Be cheerful.

Strive to be happy.

(no, I haven’t rediscovered god.  I don’t conceive a god at all, I’m at peace with that, relax)

The world is wonderful.

I don’t do this alone.  Michael is beside me.  Caitlin and Tomas are there.  My family is right behind me.  My friends are supportive.

The reason the world is wonderful is because of love.  All these people love me for who I am.

Thank you.

You make the world wonderful.

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Sep 22

I started out to do another video.

Didn’t get far.

 

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Sep 14

The box has been marked and we’ve sent our survey forms back.

I can’t begin to tell you how bad this makes me feel.

Maybe one day soon I’ll do that.

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Sep 09

The plebiscite was never a good idea.  However, here we are with this rather pathetic attempt at giving every Australian a say on my relationship with Michael.

We’ve gone from a compulsory plebiscite to a voluntary postal survey.  It’s just crazy.

Here are my latest two videos on the topic.

 

 

 

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Aug 10

There’s so much to think about because the government have moved to a postal vote for marriage equality in Australia. In this 10 minutes I share why I’m having trouble coming to terms with why people should vote on my right to get married.

Please share!

 

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Jun 02

Recently I was on the tele talking about Margaret Court’s foray into the marriage equality debate.  Court is a tennis legend, won all sorts of games in the 60’s and 70’s.  She was good at watching a small green ball and hitting it with a stick with strings.  That’s my understanding of tennis.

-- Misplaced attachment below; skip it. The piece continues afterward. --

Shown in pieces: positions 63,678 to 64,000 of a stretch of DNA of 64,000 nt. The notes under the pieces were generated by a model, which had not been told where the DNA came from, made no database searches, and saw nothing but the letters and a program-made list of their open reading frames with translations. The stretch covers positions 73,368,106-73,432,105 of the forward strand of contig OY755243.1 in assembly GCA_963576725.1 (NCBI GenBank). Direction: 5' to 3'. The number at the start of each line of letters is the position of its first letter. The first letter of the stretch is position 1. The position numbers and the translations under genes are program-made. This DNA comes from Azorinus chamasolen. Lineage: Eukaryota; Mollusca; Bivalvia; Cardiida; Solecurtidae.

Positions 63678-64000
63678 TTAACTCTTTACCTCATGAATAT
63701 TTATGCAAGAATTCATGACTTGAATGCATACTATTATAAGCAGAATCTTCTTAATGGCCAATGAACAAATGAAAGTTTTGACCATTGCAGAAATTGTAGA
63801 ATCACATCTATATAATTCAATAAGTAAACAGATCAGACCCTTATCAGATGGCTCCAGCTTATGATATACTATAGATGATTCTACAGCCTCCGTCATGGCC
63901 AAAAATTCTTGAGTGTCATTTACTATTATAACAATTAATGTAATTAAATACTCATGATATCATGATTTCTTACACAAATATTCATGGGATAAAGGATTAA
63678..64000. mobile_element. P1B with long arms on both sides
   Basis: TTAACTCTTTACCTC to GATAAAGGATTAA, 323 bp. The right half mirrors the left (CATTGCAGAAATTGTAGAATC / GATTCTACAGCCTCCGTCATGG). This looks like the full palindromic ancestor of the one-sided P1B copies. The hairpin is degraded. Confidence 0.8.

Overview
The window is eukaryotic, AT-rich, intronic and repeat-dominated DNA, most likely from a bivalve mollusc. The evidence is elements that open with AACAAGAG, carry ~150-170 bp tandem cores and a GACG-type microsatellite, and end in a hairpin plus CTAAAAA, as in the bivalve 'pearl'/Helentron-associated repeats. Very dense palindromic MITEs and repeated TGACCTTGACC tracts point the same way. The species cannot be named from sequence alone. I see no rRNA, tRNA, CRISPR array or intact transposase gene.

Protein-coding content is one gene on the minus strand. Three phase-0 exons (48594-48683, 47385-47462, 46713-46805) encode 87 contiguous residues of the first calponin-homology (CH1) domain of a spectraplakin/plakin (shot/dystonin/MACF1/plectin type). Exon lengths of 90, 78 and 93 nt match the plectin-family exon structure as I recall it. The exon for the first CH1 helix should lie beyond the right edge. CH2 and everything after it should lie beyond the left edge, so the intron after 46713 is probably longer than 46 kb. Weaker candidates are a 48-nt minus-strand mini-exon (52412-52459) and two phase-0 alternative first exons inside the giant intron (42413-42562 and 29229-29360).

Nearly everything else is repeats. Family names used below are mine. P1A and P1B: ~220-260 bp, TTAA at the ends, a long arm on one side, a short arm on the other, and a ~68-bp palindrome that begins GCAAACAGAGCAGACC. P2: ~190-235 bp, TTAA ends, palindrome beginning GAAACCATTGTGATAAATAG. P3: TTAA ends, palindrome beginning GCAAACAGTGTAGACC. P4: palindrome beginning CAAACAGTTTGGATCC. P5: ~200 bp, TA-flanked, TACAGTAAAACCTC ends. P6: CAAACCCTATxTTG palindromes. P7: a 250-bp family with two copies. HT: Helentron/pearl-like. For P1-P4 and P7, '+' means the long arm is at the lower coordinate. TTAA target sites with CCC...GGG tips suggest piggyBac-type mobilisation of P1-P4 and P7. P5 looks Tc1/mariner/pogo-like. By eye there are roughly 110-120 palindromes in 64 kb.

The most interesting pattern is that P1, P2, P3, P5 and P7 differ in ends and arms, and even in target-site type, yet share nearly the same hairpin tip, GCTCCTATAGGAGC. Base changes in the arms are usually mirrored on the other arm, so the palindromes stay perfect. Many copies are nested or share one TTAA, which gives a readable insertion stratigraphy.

And here’s Michael earlier in the day talking with Neil Mitchell on 3AW

Court has decided to say some very outdated things about GLBTIQ people over the last week.  There have been calls for the renaming of a court at the Melbourne Tennis Centre named in her honour, The Margaret Court Arena.

The debate has been raging between those who claim that Court is being bullied, those against renaming the court and those who think we should.  Everyone has an opinion.

At the heart of all of this is a single concept.  Free Speech.

Just what is it you’re allowed to say in public?  Of course, you can say anything you like.  Court has spoken in public,  she has used her legend status to be heard.  Now she is claiming that her free speech is being denied, despite having full access to the media and being able to further her ideas and still be heard.

What we’re really seeing here is important.  It’s about what’s acceptable topics in modern Australian society. We are deciding what our community standards.  Australians are struggling with that very notion.

The same as we’ve struggled with holocaust deniers, racist statements and misogyny.  We are witnessing an adjustment in attitude.

It’s simply no longer appropriate to use a public forum to express views that vilify the GLBTIQ community.  It’s not OK to call us products of the devil, say we can’t raise children, or even that marriage is only between a man and a woman.

The days of saying those things in public are passing.  You can see it happening before your eyes.

Before those that will be upset by this notion cry about free speech.  The free speech has been flying for years, and society is saying enough is enough.  Modify your language if you want to have discussions in public.  You’re not being told that you can’t hold your views, you’re not being told to change your views.  You are perfectly entitled to believe whatever you like.

As a society the expectations of community engagement are undergoing an adjustment.  Just like there are the deniers, the racist and the misogynist still out there, they have mostly being told to shut up.

Bigotry around gender diversity and sexual orientation is next.

Our society will be better when that bigotry is added to the list of unacceptable talking points.

Time to adjust the attitudes.